The standard format of most races is as follows:
Line up on the grid
Drive a formation lap
Line up on the grid… again
Start the Race
Drive the Race
Finish the Race
Not complex. Not messy. Not taxing. Sometimes this format isn't quite followed. Sometimes things don't quite go to plan.
At the British Touring Car Championship season opener this past weekend, the race did not get going until the third attempt. Following two formation laps (as it is a short circuit) the first race had an aborted start as the pole sitter suffered mechanical difficulties. This would have almost guaranteed a huge incident so the safest thing to do was wait.
After another two formation laps, the cars lined up again. This time there was a huge incident on the start/finish straight and the race was red flagged after just a few hundred meters of racing. The cars drove around the track, stopping short of the grid to allow for clean-up. During this time the cars were in parc ferme, but mechanics were given access to allow for final checks and to ensure the cars kept cool.
After yet another two formation laps, the cars lined up once again. Finally we got the race started.
Whilst all of this was going on, the team radios were alive with chatter. The track and championship officials were communicating with team managers, trying to keep them informed of what was happening. The team managers were informing the drivers' engineers, and the engineers were informing the drivers. Questions about grid position, formation laps, fuel quantities, temperatures, pressures, strategy and tyre choice. The sheer amount of information being exchanged was colossal.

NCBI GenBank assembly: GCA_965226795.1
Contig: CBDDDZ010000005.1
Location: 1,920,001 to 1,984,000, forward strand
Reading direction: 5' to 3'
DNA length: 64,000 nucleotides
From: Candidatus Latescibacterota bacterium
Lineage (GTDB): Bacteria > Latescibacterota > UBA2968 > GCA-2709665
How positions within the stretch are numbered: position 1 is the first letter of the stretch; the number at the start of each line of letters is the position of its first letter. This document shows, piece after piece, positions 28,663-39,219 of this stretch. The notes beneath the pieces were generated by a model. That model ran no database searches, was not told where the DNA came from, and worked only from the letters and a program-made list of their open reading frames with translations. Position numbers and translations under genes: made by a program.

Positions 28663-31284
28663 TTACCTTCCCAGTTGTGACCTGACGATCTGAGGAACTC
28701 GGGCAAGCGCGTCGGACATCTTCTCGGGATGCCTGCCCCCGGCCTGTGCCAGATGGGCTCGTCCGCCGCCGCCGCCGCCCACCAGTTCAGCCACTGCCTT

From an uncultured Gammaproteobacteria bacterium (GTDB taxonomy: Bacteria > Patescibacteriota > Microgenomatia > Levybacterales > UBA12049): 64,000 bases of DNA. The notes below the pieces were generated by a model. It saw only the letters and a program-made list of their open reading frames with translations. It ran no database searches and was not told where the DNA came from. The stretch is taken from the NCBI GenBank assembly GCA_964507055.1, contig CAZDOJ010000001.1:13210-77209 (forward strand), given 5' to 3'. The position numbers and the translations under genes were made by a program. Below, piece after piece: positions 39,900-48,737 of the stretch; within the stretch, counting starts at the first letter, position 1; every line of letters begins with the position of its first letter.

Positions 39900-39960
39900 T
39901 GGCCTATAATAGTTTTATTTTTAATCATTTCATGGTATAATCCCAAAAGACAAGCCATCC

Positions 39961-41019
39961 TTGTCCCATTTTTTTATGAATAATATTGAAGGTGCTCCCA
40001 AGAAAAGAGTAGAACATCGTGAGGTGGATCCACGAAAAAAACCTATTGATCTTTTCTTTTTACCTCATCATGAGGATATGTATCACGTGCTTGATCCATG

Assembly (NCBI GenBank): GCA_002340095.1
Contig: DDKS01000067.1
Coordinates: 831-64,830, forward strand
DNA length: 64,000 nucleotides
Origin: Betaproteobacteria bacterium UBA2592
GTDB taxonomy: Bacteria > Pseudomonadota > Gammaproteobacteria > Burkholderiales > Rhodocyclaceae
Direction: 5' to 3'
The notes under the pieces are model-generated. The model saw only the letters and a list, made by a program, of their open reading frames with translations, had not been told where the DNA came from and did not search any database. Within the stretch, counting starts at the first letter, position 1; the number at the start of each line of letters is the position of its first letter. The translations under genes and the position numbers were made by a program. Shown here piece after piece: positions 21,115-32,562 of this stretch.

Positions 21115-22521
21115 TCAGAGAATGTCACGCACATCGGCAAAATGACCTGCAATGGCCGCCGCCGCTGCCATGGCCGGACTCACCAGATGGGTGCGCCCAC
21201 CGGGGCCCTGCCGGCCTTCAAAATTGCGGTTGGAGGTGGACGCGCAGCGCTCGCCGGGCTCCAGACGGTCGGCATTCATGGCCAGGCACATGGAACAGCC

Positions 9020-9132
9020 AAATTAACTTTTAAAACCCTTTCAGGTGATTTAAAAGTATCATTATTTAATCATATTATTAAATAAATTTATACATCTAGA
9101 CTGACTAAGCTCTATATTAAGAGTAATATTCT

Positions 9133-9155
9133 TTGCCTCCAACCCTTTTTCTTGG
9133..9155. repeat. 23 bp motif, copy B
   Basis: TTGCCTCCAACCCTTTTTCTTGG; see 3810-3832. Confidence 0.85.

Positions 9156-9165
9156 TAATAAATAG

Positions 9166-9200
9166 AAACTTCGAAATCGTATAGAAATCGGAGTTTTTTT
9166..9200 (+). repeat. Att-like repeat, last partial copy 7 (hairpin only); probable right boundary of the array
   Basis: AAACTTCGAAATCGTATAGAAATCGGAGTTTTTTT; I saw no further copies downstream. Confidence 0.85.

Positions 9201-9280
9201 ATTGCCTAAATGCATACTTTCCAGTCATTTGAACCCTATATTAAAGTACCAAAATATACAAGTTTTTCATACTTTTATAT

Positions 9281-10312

Throughout all of this though, the team remained calm and collected. There was no panic and, all things being considered, everything ran smoothly for the restart. And the reason for this sense of calm in such a chaotic situation?
Whatever the outcome, and whatever the circumstance, there is a process for dealing with it. Processes may be general and generic, but can be tailored to suit situations such as this. Having both the experience and confidence to deal with chaotic and fluid situations sets the difference between the good teams and the best teams. And each element within those teams must have that same mindset and that same preparedness.
Spend the time between races planning and practicing for every eventuality.
Fail to Prepare - Prepare to Fail.
Tom is an engineer working his way through the motorsport industry, sharing stories, anecdotes and lessons to help new engineers coming through the ranks.